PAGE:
The challenge and response
- By 2030, chronic, non-communicable diseases will claim more lives in sub-Saharan Africa than will infectious diseases
- Societal shifts which constrain certain healthy lifestyle choices and create opportunities for unhealthy ones are behind the rise in chronic disease incidence
- Improving data, focusing on prevention and empowering patients through self-help groups can help to slow the disease trends
Date Published: August 20th 2014
Why read this report
- The NCD risk in Africa is growing, as societal shifts increasingly constrain certain healthy lifestyle choices and create opportunities for unhealthy ones.
- Widespread lack of understanding of NCD-related risk, and even of the nature of NCDs themselves, impedes prevention and treatment.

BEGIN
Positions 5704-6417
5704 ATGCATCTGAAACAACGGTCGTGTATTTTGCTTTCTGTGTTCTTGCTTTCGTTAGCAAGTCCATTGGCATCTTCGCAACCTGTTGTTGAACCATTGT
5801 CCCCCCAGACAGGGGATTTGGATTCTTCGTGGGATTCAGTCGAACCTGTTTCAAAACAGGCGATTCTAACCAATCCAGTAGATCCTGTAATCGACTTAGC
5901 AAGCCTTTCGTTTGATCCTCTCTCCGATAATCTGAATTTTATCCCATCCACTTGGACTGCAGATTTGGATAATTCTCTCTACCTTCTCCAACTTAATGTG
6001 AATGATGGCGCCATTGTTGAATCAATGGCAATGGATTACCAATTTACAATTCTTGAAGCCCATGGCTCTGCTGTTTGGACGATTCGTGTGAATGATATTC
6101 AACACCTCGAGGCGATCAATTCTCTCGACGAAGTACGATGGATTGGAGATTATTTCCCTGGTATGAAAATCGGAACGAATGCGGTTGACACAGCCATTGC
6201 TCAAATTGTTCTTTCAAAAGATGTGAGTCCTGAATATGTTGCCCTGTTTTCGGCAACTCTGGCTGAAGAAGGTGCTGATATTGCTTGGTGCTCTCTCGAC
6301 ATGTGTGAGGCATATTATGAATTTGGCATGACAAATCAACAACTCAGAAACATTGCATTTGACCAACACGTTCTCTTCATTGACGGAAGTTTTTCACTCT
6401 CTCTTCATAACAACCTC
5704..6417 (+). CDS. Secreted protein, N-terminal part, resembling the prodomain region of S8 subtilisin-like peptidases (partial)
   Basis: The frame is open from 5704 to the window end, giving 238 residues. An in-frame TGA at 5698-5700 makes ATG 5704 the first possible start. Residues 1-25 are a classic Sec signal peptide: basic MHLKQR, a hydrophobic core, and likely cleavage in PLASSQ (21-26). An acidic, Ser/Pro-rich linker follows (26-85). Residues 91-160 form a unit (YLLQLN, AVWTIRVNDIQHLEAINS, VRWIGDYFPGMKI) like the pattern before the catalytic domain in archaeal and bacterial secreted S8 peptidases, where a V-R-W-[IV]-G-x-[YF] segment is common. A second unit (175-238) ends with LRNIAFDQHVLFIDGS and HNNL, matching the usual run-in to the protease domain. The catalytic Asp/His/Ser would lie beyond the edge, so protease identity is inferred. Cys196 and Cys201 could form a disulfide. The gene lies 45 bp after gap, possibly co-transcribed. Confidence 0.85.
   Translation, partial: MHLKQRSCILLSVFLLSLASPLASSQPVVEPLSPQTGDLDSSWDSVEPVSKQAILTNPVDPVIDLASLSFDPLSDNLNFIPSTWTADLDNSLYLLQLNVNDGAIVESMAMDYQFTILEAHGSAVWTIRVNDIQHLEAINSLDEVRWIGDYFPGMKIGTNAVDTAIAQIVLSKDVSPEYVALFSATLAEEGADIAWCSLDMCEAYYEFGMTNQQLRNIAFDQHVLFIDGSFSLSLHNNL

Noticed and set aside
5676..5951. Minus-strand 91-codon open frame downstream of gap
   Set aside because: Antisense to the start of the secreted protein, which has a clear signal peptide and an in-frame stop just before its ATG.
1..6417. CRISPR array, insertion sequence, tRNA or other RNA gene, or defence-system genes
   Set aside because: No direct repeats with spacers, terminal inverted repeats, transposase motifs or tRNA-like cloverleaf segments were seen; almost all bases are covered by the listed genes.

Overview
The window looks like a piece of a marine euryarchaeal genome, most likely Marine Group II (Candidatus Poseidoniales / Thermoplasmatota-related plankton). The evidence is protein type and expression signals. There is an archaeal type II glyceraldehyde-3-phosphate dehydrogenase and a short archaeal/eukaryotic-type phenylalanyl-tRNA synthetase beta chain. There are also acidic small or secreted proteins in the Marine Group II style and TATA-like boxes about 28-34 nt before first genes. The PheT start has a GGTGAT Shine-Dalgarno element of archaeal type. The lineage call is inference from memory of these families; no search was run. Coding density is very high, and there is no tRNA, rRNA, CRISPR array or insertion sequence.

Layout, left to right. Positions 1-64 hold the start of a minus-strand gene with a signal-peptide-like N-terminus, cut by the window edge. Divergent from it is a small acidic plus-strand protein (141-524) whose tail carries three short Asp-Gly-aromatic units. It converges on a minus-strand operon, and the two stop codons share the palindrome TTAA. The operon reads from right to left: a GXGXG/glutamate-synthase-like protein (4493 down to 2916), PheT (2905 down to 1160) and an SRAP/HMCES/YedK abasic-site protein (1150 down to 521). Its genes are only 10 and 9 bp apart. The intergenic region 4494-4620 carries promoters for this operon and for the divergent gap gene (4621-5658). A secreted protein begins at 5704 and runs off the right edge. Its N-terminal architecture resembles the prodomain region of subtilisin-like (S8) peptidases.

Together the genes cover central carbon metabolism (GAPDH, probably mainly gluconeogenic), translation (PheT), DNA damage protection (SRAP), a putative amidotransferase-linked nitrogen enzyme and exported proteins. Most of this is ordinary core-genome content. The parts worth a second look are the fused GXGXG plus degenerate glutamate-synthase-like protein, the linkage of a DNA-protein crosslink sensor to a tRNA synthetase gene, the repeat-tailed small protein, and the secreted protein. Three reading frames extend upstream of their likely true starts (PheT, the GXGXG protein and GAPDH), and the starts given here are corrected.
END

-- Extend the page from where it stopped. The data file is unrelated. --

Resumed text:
- NCDs place a crushing cost burden on a large number of patients, with a majority needing to borrow in order to fund treatment:
- However expensive it is, NCD care is often of poor quality.
- Improvements in a variety of areas can start making a difference, These include: Improved data, prevention, patient power, expanded use of existing personnel and assets, and universal health care.
We are in an epidemiological transition.
Dr Steven Shongwe, regional advisor for NCD prevention and control at the World Health Organization